An integrative therapist may use several techniques and theoretical orientations to practice this type of therapy, including modalities such as cognitive analytic psychotherapy or interpersonal psychotherapy. For example,cognitive-behavioral therapy (CBT) is a standard treatment for various mental health concerns. CBT can often be paired with other types of psychotherapy, like exposure psychotherapy, making it a popular choice for integrative psychotherapy. This type of psychotherapy identifies the thoughts and beliefs that may lead to unhelpful behaviors for clients. Through specific strategies, the therapist can challenge the client to rephrase their unhelpful beliefs or thoughts and practice healthier behavioral skills. 

A look at various aspects of life 

An integrative therapist in integrative therapy may also examine your concerns through various lenses. For example, these therapists may look at depression as a combination of childhood attachment lessons, current relationship conflicts, and skills in the present moment. The provider can then treat each concern with a psychotherapy modality or technique specific to treating it, potentially using multiple approaches through a process called theoretical integration. As clinical psychology professionals, it is their job to determine an approach and ensure you benefit from the techniques utilized.

How does integrative therapy work?

Online counseling options 

There are several ways to find a therapist for integrative counseling or talk therapy. However, many clients face barriers to finding in-person support due to cost, distance, or scheduling. In these cases, integrative therapy may also be found online, offering a modern form of treatment unique to each individual. Online psychotherapy can address the same symptoms or concerns as in-person therapy and is often more affordable, convenient, and flexible. You can choose between phone, video, and live chat sessions with your therapist.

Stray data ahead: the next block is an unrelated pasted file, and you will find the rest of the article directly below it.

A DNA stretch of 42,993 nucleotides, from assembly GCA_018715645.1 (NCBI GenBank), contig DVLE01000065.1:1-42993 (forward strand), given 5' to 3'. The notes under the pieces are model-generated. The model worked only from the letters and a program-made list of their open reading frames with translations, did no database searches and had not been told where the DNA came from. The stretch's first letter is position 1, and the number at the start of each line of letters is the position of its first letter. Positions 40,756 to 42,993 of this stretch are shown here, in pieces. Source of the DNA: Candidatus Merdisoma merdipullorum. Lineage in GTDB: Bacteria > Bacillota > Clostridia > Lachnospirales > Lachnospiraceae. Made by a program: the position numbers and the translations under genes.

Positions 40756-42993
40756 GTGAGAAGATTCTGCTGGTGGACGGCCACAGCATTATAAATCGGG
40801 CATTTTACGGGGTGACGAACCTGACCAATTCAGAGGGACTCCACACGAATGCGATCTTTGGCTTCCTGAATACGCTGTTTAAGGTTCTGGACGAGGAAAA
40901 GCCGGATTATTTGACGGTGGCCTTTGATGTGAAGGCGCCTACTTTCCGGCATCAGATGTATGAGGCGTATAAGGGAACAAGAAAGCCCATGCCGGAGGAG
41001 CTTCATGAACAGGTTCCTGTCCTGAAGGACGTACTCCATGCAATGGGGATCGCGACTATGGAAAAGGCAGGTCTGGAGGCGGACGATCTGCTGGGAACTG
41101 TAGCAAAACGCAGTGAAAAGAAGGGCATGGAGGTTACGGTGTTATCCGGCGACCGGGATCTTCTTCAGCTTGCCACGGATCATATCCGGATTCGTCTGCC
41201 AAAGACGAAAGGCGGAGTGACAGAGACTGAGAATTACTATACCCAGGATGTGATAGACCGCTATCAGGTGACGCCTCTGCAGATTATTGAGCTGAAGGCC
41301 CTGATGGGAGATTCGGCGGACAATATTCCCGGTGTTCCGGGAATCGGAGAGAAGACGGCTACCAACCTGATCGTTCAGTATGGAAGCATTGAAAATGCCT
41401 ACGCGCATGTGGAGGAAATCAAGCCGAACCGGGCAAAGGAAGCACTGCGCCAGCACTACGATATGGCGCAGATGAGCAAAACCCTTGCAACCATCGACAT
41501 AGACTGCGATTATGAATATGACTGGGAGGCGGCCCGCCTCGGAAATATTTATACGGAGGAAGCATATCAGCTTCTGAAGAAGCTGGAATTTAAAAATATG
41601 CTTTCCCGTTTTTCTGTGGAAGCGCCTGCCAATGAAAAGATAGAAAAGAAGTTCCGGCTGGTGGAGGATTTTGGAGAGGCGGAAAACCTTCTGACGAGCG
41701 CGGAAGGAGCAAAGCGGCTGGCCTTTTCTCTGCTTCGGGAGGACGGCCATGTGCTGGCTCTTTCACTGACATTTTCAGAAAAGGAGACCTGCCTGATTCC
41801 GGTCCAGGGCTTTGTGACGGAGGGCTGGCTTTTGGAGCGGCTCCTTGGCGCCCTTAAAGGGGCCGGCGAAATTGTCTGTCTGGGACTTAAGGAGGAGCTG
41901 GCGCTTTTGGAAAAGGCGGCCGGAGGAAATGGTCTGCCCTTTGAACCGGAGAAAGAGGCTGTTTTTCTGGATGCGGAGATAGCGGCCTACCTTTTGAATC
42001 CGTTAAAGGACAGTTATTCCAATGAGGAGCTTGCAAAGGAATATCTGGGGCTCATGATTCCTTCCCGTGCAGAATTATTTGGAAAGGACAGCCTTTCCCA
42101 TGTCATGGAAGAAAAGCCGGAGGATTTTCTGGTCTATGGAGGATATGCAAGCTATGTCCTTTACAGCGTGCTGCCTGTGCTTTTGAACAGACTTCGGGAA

In one study of integrative online treatment for depression, research shows web-based psychotherapy was especially beneficial to those unable to afford the cost of in-person treatment through a combination of therapeutic approaches. Through a platform like BetterHelp, you can find therapists specializing in various approaches and express your interest in integrative therapy. With over 30,000 therapists on the platform, you can be matched with someone meeting your preferences within 24 to 48 hours of signing up.


Integrative therapy addresses each client's unique symptoms, concerns, and goals and allows therapists to use aspects of several treatment approaches for each. If you're interested in learning how this treatment format might benefit you, consider reaching out to a therapist for further guidance.